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OPEC: Iran has many projects on tap

Billions of dollars of new projects expected to start by the end of the year.

By
Daniel J. Graeber
A July nuclear deal could pave the way for Iran's return to the global energy stage by the end of the year. OPEC finds the country has billions of dollars of new projects on tap. Photo by Ali Mohammadi/UPI
A July nuclear deal could pave the way for Iran's return to the global energy stage by the end of the year. OPEC finds the country has billions of dollars of new projects on tap. Photo by Ali Mohammadi/UPI | License Photo

VIENNA, Sept. 1 (UPI) -- Iran could mark its return to the global energy stage when, perhaps by the end of the year, it starts $185 billion worth of new projects, OPEC said.

The Organization of Petroleum Exporting Countries said in a monthly newsletter it's expecting Iran to bring new projects online as sanctions pressure eases. Iran, which is a member of OPEC, has been preparing for the day when sanctions are released and international oil companies again express interest in investing in the country.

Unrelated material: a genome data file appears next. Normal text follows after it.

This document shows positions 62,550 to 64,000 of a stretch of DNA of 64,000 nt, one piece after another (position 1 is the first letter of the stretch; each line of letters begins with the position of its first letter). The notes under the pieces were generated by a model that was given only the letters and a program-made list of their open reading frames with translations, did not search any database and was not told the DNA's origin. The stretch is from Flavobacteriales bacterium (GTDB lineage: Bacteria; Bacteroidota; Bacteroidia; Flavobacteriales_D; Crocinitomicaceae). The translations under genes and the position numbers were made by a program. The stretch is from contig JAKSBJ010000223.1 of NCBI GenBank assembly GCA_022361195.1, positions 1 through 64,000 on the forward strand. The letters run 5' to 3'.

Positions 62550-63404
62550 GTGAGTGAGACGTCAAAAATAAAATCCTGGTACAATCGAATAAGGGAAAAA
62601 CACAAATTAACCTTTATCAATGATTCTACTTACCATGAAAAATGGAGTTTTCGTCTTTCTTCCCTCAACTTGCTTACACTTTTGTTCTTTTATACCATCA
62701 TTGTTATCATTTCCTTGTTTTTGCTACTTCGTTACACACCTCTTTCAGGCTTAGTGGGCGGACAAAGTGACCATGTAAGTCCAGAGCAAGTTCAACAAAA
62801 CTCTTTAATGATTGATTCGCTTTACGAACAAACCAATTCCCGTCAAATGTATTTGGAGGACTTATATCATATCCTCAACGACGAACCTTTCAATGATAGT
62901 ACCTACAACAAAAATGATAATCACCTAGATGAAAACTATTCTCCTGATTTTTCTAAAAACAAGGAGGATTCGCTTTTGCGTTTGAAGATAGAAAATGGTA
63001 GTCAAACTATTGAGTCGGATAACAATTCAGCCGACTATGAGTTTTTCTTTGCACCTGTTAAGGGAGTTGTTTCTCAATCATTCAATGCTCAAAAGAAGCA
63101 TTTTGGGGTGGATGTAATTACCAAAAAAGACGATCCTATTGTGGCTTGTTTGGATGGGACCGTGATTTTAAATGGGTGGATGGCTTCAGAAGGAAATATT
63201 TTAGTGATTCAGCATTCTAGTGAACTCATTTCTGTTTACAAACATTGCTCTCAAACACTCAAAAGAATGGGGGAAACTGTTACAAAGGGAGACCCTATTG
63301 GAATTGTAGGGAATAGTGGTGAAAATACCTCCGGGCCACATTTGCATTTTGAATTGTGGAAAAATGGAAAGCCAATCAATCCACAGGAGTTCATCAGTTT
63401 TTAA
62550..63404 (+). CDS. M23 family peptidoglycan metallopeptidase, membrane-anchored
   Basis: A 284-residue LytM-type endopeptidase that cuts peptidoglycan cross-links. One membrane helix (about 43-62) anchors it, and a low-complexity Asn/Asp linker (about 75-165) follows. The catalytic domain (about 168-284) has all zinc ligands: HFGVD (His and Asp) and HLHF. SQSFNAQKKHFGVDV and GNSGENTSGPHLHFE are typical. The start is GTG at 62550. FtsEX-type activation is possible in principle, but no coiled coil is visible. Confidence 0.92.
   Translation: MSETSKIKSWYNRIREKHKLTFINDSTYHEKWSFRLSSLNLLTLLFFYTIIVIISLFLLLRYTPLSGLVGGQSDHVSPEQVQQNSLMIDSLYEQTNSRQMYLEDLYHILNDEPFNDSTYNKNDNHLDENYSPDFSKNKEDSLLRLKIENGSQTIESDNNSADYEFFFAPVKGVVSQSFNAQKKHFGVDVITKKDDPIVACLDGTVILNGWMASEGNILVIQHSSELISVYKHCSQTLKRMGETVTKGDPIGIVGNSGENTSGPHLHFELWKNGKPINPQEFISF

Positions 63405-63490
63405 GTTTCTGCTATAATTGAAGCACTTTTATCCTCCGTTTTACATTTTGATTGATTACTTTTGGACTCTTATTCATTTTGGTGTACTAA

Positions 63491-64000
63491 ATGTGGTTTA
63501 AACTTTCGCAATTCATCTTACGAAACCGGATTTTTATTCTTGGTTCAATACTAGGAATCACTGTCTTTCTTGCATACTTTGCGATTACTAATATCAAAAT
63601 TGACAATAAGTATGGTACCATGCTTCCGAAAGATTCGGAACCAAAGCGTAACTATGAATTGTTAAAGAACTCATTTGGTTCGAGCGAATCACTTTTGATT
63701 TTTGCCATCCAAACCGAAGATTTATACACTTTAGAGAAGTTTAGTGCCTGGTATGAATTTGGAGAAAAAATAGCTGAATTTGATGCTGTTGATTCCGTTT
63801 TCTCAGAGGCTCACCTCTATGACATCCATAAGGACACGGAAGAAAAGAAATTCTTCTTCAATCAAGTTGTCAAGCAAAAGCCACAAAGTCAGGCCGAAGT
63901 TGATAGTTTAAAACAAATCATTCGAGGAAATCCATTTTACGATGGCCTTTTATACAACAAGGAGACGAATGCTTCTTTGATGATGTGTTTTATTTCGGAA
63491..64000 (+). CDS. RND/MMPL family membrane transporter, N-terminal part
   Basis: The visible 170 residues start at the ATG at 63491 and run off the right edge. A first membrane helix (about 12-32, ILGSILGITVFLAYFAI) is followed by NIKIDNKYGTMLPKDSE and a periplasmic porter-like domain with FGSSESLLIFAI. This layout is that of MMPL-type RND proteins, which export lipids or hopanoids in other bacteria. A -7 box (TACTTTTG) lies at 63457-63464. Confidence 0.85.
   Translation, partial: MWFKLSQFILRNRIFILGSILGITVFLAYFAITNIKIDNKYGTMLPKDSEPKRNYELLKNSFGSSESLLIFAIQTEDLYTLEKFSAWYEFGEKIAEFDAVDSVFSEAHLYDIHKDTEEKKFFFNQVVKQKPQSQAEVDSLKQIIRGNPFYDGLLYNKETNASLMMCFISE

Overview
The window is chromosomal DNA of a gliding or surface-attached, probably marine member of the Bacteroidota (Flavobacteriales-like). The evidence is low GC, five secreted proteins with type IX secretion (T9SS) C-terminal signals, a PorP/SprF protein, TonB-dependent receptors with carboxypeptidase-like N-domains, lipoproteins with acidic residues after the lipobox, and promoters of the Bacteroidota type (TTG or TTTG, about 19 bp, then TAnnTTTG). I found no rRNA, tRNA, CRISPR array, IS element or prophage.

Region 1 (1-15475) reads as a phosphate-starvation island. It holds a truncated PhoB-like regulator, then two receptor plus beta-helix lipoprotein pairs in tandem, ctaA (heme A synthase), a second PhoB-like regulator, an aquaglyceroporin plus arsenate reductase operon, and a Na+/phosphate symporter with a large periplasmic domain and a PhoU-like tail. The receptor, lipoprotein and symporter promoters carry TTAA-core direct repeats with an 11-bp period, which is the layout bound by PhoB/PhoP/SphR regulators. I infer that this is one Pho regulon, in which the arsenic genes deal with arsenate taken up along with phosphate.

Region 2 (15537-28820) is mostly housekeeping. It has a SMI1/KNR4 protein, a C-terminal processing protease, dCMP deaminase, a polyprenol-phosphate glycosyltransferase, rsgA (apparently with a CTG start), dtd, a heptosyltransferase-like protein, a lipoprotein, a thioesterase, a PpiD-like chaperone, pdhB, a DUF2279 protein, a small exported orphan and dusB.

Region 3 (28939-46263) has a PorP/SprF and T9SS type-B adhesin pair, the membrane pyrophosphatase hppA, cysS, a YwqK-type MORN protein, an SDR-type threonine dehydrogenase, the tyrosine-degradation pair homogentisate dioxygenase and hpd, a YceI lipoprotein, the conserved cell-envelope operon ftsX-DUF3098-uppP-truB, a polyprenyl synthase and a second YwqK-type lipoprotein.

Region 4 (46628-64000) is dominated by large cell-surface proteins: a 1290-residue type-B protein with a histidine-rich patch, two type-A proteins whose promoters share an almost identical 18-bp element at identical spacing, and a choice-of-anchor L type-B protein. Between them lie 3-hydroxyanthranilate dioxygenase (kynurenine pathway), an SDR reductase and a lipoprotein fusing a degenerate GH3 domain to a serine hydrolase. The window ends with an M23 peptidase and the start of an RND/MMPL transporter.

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"Iran has drawn up a list of some 50 oil and gas projects worth $185 billion which it intends to start developing once longstanding economic sanctions against the country are lifted, most likely later this year, or early in 2016," the 12-member group said.

Iran, the five permanent members of the U.N. Security Council, plus Germany, reached a breakthrough agreement in July that curtails nuclear research activity in exchange for economic concessions. OPEC said members of the European Union have already approved the deal, a key step toward lifting European sanctions.

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Iran may need significant foreign investments as sanctions kept most major companies out of the country. European energy companies from Royal Dutch Shell to Italy's Eni already have sent representatives to Tehran in recent weeks to test the investment climate.

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The government said there's been little domestic capital invested in the national oil sector under sanctions.

Crude oil production from Iran in July was around 3.1 million barrels per day, compared with a pre-sanctions level of around 3.6 million bpd. Crude oil exports, meanwhile, are limited to around 1 million barrels per day and to six nations under the terms of existing sanctions.

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Iran in December presents new contract terms at an investment conference in London.

The July nuclear agreement has yet to be approved by the U.S. Congress.

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